Worried Toronto offers help to Haiti
Last Updated: Wednesday, January 13, 2010 | 5:06 PM ET
Torontonians of varying stripes are galvanizing to help the thousands affected by a devastating earthquake in Haiti.
Mayor David Miller says the city is already moving to respond.
"As with previous disasters, I have asked Toronto's office of emergency management to determine the best way for the city to respond," said Miller in a Wednesday news release.
Miller said the city is ready to send its heavy urban search and rescue team (HUSAR) if requested.
An earthquake measuring 7.0 struck Haiti on Tuesday causing untold damage and hardship in the poorest country in the Western Hemisphere.
The quake destroyed hundred of buildings in the area surrounding the capital, Port-au-Prince. Everything from schools and shacks to the National Palace was destroyed or damaged.
Haitian Prime Minister Jean-Max Bellerive told CNN Wednesday the death toll from the earthquake that rocked his country could be "well over 100,000."
Toronto resident Sandra Whitely's husband, who is in the capital Port-au-Prince, called her just as the quake struck.
"It was right as it was hitting he called me. And the first thing he said was, 'I'm OK,' but ... then the screaming was ... you have no idea what that was like. The noise was so loud," she told CBC News.
He sent her text message a few hours later saying he was all right and he loved her. But Whitely has heard nothing since. Aftershocks have hit the island nation in the hours following the initial temblor.
"The thoughts and prayers of all Torontonians go out to all those affected by this terrible natural disaster," Miller said.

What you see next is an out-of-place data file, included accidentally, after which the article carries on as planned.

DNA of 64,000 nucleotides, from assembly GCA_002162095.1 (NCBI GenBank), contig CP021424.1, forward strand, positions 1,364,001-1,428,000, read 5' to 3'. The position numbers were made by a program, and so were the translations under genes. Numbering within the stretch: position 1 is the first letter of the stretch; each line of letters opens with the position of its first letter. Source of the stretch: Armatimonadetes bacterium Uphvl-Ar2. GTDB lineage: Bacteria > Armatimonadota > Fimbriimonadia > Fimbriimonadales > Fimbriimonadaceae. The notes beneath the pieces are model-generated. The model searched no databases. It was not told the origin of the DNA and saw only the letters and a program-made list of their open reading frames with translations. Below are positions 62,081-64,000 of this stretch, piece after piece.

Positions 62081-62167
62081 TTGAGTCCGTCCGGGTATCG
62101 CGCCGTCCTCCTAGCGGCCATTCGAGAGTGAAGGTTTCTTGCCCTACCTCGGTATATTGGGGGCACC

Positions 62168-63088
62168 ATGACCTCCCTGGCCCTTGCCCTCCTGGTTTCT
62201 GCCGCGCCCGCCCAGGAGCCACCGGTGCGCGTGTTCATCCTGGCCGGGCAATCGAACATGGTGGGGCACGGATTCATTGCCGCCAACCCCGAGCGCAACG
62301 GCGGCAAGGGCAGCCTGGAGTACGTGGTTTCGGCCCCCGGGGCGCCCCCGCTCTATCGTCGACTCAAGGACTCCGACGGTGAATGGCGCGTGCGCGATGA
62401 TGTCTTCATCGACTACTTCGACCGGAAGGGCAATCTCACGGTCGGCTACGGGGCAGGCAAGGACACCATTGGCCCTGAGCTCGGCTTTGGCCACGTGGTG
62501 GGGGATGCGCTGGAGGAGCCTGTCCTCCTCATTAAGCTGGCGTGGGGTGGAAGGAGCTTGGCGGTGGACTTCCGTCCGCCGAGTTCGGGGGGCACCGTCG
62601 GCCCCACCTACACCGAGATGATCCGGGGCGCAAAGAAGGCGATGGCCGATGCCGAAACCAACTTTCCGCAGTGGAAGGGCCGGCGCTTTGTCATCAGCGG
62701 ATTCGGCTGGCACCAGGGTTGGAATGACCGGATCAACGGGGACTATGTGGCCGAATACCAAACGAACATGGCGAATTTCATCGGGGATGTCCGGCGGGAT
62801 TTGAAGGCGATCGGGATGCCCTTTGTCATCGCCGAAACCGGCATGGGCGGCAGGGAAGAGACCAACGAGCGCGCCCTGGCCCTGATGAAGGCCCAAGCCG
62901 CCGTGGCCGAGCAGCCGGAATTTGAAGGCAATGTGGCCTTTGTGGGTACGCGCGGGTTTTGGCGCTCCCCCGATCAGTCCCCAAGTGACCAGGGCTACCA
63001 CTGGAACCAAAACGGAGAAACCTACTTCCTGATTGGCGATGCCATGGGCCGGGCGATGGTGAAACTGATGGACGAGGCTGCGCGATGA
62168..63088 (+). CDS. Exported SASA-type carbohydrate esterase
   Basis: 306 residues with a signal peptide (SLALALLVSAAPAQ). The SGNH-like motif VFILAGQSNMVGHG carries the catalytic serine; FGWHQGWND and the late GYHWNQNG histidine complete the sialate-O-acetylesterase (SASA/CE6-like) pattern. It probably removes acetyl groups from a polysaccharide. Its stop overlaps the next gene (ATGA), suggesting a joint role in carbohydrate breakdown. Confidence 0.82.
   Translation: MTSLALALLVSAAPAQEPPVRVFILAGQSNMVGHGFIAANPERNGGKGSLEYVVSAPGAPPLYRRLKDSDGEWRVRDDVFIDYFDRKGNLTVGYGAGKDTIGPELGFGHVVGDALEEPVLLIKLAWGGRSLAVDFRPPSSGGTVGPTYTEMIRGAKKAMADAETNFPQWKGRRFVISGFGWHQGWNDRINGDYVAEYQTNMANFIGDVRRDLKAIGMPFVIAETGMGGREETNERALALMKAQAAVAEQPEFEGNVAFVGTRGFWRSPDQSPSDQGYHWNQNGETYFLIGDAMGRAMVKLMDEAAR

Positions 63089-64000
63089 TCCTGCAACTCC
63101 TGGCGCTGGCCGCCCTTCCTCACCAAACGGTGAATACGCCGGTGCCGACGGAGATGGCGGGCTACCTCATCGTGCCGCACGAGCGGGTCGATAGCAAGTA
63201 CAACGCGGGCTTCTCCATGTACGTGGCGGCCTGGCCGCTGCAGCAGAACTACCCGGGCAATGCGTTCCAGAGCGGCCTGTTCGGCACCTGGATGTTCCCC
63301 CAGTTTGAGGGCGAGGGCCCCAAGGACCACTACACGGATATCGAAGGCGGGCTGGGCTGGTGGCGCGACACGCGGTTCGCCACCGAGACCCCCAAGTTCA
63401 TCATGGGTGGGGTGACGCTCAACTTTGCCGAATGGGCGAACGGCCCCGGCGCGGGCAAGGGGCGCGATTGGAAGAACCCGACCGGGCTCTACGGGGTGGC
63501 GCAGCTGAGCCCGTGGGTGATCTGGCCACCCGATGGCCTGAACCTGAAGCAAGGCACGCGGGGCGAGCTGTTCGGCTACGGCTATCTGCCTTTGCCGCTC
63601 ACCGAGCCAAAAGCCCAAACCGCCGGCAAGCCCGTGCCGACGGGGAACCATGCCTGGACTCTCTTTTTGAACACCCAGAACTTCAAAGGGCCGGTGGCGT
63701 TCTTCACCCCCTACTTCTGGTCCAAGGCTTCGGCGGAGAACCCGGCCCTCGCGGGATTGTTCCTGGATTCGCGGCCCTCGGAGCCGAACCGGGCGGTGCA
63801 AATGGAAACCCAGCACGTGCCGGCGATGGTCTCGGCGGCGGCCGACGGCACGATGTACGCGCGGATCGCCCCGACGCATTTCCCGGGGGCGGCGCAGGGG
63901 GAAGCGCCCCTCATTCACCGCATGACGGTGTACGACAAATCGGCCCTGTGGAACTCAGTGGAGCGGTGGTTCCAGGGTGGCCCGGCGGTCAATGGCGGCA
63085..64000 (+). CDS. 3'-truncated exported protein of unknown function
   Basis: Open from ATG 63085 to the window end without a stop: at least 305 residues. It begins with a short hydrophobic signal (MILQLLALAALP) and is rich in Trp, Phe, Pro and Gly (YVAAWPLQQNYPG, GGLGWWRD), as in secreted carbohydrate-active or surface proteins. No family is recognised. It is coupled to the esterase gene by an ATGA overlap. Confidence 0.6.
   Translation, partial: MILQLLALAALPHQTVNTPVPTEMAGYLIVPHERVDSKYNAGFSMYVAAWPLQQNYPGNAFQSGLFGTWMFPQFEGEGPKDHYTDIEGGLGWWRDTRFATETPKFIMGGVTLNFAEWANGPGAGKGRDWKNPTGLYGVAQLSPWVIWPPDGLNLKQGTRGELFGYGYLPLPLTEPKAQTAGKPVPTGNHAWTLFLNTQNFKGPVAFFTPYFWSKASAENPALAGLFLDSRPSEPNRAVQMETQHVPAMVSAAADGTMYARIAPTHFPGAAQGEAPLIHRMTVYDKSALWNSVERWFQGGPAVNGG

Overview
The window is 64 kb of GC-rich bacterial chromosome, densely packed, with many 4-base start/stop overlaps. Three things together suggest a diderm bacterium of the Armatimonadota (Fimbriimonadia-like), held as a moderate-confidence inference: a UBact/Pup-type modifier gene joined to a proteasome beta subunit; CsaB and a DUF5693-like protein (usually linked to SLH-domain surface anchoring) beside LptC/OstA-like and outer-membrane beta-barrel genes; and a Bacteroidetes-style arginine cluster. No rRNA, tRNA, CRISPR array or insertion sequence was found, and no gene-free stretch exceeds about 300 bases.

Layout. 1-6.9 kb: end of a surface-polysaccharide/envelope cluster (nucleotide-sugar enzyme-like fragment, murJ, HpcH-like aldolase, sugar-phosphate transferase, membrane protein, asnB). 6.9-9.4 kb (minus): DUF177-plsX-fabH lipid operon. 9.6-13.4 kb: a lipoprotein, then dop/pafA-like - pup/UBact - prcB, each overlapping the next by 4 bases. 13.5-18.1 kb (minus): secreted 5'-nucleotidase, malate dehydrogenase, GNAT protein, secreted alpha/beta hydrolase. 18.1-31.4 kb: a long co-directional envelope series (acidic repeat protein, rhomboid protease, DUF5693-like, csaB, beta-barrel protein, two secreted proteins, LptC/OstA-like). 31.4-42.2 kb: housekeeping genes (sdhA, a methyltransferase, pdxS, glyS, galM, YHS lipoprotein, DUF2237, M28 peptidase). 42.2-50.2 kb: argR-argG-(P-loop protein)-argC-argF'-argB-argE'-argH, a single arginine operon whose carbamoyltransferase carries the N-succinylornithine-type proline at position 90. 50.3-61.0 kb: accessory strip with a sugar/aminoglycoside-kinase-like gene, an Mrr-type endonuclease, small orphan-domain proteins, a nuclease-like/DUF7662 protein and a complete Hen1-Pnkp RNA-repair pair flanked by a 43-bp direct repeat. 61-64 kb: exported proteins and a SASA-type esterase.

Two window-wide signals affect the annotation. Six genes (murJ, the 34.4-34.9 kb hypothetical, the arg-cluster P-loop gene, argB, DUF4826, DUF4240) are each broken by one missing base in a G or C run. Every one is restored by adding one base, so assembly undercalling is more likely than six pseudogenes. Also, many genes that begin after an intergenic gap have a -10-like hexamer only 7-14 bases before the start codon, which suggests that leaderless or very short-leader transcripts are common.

There are about 2,200 people of Haitian descent living in the Toronto area, according to the 2006 census.
'Powerlessness and hopelessness'
"Deep sadness. A sense of almost powerlessness and hopelessness," said Eric Pierre, Haiti’s honorary consul in Toronto, when asked how he felt about the damage the quake has wrought.
"When I look at those pictures on television, on the internet, I feel that this is our heritage, our history that is being destroyed."
Meanwhile, Global Medic, a Toronto-based relief organization, is mobilizing to help. The group's director, Rahul Singh, said it's of vital importance that those affected by the quake receive aid quickly.
"If you don't get the people that are marginalized and affected and at risk with the basics — food, shelter, water, especially water — that secondary calamity will be tenfold greater than the initial death toll. And that's what we've got to avoid," Singh said.
Singh and a team will be heading to Haiti on Wednesday to find out how the group can help.
Ontario to offer reconstruction help
Premier Dalton McGuinty has said the province will offer help in reconstruction efforts, such as restoring electricity, and health care.
"We have some expertise in a number of those areas — we've helped different parts of the world before. And we feel a sense of responsibility here — especially because of the diversity of our population," said McGuinty.
About 6,000 Canadians live in Haiti, said Foreign Affairs Minister Lawrence Cannon. A nurse from Elmira, Ont., has been confirmed dead.
The nurse was among a group of seven who were trying to set up clinics in rural Haiti, said the Evangelical Missionary Church of Canada. The group arrived in Haiti on Tuesday afternoon, 90 minutes before the quake hit.
The nurse was the only one of the seven who died.
Cannon also confirmed said one Canadian suffered minor injuries, while another person trapped in a building sent a text message requesting help. Cannon said government officials knew where the message came from, and it was relayed to the Canadian Embassy staff in Haiti so that they could try to arrange assistance.
About 80 Canadian citizens are reported to be taking refuge in the compound of the Canadian Embassy in Haiti.With files from The Canadian Press
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